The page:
A vastly modified course sees the race start in the Netherlands with 130km of the 200km parcours run through the country before heading into Belgium. The roads through Zeeland will be of particular importance with North Sea winds holding the potential of splitting the field on the often exposed roads.
"For sure there's going to be a moment when we have echelons. You almost can't avoid it. We need to stay together as a team and see how good we can sit in the front group with as many riders as possible."
Kittel, 29, has not raced since Milan-San Remo but has a powerful Katusha-Alpecin team backing him. The team's main engine will centre around Tony Martin, while Rick Zabel and Marco Haller will be charged with leading Kittel out in the bunch sprint.
Before reaching that point, Kittel and his teammates must overcome the possibility of echelons and control their rivals. Quick-Step Floors, who have been so dominant this spring, will race with an experienced team. Elia Viviani is absent as he rests up and prepares for the Giro d'Italia with Alvaro Hodeg and Fabio Jakobsen given a chance to shine. Quick-Step Floors will be expected to try and split the race, if the wind picks up.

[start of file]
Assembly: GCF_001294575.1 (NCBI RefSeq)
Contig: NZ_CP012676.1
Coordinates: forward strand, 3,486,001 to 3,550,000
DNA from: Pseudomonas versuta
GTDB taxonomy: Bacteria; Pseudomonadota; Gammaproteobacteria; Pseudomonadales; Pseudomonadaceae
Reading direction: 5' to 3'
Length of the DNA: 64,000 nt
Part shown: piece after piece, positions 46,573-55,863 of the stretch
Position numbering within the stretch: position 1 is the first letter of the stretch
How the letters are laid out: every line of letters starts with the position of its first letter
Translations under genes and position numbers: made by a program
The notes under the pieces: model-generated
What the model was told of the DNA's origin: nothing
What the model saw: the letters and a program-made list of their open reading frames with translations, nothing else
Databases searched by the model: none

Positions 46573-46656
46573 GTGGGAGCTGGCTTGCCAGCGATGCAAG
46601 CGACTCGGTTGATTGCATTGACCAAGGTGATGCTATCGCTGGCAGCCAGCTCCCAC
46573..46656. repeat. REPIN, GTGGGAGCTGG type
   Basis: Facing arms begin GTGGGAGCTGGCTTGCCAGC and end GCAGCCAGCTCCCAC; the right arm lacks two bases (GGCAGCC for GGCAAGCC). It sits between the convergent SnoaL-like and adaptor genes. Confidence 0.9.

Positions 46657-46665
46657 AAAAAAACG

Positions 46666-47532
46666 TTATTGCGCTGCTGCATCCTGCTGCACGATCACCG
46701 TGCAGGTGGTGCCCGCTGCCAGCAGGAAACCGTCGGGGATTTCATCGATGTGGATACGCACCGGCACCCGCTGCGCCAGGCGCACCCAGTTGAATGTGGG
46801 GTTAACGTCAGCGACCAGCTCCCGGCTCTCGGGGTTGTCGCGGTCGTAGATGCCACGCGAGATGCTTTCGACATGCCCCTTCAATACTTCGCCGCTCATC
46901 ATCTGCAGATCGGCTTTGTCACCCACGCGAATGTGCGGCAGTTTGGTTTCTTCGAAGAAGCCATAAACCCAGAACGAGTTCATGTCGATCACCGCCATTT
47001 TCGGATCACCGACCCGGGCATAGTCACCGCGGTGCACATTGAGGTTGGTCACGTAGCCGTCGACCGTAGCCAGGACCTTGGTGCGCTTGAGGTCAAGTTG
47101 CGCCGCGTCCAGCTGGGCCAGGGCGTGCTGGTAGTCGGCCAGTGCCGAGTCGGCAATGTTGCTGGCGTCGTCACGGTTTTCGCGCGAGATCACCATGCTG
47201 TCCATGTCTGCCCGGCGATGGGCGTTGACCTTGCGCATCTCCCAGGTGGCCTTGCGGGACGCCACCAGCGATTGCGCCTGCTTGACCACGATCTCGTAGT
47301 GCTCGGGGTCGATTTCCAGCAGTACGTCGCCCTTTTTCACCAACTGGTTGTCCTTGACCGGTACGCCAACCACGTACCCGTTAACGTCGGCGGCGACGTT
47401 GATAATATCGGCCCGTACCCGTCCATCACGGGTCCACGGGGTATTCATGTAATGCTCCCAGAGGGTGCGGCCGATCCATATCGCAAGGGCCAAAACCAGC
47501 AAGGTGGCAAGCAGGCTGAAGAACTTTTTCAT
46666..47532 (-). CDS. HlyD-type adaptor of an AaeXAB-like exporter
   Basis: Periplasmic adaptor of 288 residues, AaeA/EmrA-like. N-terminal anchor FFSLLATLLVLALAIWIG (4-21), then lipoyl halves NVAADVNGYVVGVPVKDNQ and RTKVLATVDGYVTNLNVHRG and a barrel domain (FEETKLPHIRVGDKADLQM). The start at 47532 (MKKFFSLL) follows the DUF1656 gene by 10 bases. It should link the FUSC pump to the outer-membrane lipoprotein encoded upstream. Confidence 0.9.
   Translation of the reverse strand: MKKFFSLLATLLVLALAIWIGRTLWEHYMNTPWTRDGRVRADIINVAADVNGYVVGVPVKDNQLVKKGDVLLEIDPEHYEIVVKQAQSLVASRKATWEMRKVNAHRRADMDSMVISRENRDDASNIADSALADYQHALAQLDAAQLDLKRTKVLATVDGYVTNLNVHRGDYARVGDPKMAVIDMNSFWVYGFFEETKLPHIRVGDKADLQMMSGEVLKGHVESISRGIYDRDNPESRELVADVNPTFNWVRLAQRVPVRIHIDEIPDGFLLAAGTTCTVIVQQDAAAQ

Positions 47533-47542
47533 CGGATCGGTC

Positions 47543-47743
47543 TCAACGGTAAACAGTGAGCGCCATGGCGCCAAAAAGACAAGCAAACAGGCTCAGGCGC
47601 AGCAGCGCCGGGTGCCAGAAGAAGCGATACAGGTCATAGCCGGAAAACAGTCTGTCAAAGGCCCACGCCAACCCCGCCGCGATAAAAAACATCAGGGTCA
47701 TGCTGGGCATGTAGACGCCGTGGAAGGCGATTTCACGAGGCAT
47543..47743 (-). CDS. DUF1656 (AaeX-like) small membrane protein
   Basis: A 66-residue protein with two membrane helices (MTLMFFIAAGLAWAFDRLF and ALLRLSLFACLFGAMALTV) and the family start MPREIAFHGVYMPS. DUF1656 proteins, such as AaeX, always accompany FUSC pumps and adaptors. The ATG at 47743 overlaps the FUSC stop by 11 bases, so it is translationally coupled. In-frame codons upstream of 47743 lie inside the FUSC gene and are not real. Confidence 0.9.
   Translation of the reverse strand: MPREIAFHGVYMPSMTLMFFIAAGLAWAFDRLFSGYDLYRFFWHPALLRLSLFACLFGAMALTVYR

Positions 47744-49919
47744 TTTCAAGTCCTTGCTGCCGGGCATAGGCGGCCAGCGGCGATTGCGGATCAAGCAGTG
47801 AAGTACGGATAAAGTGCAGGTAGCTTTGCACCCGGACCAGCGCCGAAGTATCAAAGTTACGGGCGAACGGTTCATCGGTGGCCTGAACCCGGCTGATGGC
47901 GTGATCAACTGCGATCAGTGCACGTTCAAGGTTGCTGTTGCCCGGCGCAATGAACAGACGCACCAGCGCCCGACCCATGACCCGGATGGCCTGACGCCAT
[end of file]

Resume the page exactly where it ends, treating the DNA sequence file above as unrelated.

Kittel, however, realises that his team must be on their guard.
"They're all motivated and ready for the echelons. The most important thing is that you're ready and that you're pay attention to the course. We'll start the race and then see what happens. The goal is to be sprinting at the finish," he said.
The depth of sprinter at the race is not particularly high but Kittel will face-off against Dylan Groenewegen (LottNL Jumbo), Phil Bauhaus (Team Sunweb) and Arnaud Demare (Groupama-FDJ).
"What can I say, it is what it is. There's still other sprinters, and maybe it will be a sprint from a smaller group but I'd very surprised if it was a sprint from a completely exploded group at the end as we still have nearly 60km on the finish circuit."